This article describes the many learning opportunities that broadcast technology students at Ladue Horton Watkins High School in St. Louis, Missouri, experience because of their unique access to technology and methods of learning. Through scaffolding, stepladder techniques, and trial by fire, students learn to produce multiple television programs,…
Cross-bispectrum computation and variance estimation
NASA Technical Reports Server (NTRS)
Lii, K. S.; Helland, K. N.
1981-01-01
A method for the estimation of cross-bispectra of discrete real time series is developed. The asymptotic variance properties of the bispectrum are reviewed, and a method for the direct estimation of bispectral variance is given. The symmetry properties are described which minimize the computations necessary to obtain a complete estimate of the cross-bispectrum in the right-half-plane. A procedure is given for computing the cross-bispectrum by subdividing the domain into rectangular averaging regions which help reduce the variance of the estimates and allow easy application of the symmetry relationships to minimize the computational effort. As an example of the procedure, the cross-bispectrum of a numerically generated, exponentially distributed time series is computed and compared with theory.
Inhomogeneity-induced variance of cosmological parameters
NASA Astrophysics Data System (ADS)
Wiegand, A.; Schwarz, D. J.
2012-02-01
Context. Modern cosmology relies on the assumption of large-scale isotropy and homogeneity of the Universe. However, locally the Universe is inhomogeneous and anisotropic. This raises the question of how local measurements (at the ~102 Mpc scale) can be used to determine the global cosmological parameters (defined at the ~104 Mpc scale)? Aims: We connect the questions of cosmological backreaction, cosmic averaging and the estimation of cosmological parameters and show how they relate to the problem of cosmic variance. Methods: We used Buchert's averaging formalism and determined a set of locally averaged cosmological parameters in the context of the flat Λ cold dark matter model. We calculated their ensemble means (i.e. their global value) and variances (i.e. their cosmic variance). We applied our results to typical survey geometries and focused on the study of the effects of local fluctuations of the curvature parameter. Results: We show that in the context of standard cosmology at large scales (larger than the homogeneity scale and in the linear regime), the question of cosmological backreaction and averaging can be reformulated as the question of cosmic variance. The cosmic variance is found to be highest in the curvature parameter. We propose to use the observed variance of cosmological parameters to measure the growth factor. Conclusions: Cosmological backreaction and averaging are real effects that have been measured already for a long time, e.g. by the fluctuations of the matter density contrast averaged over spheres of a certain radius. Backreaction and averaging effects from scales in the linear regime, as considered in this work, are shown to be important for the precise measurement of cosmological parameters.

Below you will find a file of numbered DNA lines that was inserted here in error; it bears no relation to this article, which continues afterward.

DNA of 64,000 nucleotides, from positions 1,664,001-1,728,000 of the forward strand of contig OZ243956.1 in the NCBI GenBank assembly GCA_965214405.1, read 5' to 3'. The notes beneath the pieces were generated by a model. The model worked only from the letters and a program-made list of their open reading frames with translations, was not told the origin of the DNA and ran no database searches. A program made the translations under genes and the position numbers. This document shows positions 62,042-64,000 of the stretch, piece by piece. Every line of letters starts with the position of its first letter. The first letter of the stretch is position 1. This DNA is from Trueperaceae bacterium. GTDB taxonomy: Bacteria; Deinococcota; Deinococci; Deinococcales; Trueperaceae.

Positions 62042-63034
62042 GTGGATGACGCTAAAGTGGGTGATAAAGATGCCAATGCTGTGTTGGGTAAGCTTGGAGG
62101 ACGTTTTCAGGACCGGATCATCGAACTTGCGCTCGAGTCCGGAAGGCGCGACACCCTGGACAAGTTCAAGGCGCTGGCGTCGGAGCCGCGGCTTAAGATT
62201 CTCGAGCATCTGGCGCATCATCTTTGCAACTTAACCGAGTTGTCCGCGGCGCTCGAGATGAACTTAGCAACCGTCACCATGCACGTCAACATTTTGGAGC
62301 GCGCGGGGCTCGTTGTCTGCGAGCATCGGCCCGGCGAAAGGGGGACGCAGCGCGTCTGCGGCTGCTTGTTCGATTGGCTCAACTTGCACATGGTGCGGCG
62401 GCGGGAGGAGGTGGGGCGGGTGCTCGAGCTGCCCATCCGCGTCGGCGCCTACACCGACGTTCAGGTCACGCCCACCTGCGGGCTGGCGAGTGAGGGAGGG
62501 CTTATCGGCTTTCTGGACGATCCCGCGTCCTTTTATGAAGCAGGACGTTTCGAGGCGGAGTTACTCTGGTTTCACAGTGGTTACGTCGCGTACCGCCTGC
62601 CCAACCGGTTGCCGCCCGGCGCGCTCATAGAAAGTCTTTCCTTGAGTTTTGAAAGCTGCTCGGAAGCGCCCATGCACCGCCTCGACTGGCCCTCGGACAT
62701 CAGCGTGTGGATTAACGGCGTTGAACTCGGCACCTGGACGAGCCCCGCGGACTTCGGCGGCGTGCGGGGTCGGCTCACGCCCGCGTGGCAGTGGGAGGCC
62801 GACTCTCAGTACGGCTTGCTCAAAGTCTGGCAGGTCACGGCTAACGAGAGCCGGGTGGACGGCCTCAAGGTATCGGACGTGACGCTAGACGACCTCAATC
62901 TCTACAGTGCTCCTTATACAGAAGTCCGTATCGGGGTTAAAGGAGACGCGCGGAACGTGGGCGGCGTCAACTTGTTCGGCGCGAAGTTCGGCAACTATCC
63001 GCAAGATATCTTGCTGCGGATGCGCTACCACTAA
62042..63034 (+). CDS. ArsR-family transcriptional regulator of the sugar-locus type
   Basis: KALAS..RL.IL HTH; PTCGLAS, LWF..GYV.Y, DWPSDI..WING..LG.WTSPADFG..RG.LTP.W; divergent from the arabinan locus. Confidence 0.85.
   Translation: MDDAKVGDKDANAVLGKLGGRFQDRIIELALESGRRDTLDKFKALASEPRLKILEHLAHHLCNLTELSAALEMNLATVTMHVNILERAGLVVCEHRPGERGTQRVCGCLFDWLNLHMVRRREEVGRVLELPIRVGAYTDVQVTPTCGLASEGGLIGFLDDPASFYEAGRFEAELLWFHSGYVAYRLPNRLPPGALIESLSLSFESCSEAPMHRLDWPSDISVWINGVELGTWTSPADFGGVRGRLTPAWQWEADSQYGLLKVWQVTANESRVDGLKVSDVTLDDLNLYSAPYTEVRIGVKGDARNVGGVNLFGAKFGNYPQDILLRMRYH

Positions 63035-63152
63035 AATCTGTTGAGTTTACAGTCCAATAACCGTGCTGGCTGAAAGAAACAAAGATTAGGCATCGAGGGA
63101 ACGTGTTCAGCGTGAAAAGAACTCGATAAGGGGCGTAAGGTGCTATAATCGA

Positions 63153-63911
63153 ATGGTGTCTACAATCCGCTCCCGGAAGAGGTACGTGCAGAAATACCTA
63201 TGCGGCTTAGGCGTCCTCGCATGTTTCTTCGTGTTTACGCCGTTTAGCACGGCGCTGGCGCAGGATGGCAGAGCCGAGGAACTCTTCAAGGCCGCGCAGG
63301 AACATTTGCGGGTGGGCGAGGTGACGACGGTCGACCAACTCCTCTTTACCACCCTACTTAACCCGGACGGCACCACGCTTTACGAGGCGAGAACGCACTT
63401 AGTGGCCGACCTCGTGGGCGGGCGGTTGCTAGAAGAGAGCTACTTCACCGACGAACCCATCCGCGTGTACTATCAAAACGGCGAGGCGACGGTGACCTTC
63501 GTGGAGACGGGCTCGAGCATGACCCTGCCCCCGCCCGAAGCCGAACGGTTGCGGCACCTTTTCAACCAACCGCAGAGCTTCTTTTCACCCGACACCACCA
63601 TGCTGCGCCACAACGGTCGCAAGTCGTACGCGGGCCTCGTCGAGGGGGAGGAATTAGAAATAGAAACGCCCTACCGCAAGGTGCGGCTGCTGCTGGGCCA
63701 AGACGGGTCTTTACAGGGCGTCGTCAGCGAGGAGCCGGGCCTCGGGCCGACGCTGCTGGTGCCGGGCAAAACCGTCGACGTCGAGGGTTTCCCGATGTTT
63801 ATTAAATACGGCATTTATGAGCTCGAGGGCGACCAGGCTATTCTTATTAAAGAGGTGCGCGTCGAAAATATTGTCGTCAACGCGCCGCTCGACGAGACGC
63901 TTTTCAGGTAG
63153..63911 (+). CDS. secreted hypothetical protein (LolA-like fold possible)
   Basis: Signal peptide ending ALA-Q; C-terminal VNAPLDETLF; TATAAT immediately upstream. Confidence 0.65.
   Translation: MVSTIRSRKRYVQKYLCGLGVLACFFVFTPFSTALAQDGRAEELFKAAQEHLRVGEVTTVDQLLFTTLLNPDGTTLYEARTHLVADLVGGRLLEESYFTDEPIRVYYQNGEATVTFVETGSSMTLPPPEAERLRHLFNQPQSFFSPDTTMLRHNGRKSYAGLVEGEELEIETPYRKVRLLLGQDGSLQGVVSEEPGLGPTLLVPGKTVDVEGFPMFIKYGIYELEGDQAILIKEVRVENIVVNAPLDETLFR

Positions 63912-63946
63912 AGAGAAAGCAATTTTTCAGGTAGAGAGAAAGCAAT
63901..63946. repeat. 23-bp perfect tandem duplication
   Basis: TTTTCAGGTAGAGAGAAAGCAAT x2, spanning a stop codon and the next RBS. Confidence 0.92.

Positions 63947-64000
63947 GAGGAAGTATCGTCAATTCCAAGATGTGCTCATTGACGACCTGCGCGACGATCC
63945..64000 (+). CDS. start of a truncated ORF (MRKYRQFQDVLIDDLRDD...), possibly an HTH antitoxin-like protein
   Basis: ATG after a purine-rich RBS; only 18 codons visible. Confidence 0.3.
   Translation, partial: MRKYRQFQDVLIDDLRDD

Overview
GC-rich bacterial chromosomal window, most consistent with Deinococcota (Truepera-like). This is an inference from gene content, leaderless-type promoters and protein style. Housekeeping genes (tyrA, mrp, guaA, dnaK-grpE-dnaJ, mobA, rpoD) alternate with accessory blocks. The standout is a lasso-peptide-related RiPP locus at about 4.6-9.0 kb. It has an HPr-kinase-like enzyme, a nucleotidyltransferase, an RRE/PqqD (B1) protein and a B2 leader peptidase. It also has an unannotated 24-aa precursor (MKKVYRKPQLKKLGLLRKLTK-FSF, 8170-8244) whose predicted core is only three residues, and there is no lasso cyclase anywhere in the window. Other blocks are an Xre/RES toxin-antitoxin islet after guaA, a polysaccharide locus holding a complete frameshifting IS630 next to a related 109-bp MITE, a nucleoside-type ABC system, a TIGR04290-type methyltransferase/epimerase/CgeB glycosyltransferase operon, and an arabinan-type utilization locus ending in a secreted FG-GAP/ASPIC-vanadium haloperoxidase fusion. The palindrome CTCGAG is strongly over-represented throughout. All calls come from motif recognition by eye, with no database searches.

Integrating Variances into an Analytical Database
NASA Technical Reports Server (NTRS)
Sanchez, Carlos
2010-01-01
For this project, I enrolled in numerous SATERN courses that taught the basics of database programming. These include: Basic Access 2007 Forms, Introduction to Database Systems, Overview of Database Design, and others. My main job was to create an analytical database that can handle many stored forms and make it easy to interpret and organize. Additionally, I helped improve an existing database and populate it with information. These databases were designed to be used with data from Safety Variances and DCR forms. The research consisted of analyzing the database and comparing the data to find out which entries were repeated the most. If an entry happened to be repeated several times in the database, that would mean that the rule or requirement targeted by that variance has been bypassed many times already and so the requirement may not really be needed, but rather should be changed to allow the variance's conditions permanently. This project did not only restrict itself to the design and development of the database system, but also worked on exporting the data from the database to a different format (e.g. Excel or Word) so it could be analyzed in a simpler fashion. Thanks to the change in format, the data was organized in a spreadsheet that made it possible to sort the data by categories or types and helped speed up searches. Once my work with the database was done, the records of variances could be arranged so that they were displayed in numerical order, or one could search for a specific document targeted by the variances and restrict the search to only include variances that modified a specific requirement. A great part that contributed to my learning was SATERN, NASA's resource for education. Thanks to the SATERN online courses I took over the summer, I was able to learn many new things about computers and databases and also go more in depth into topics I already knew about.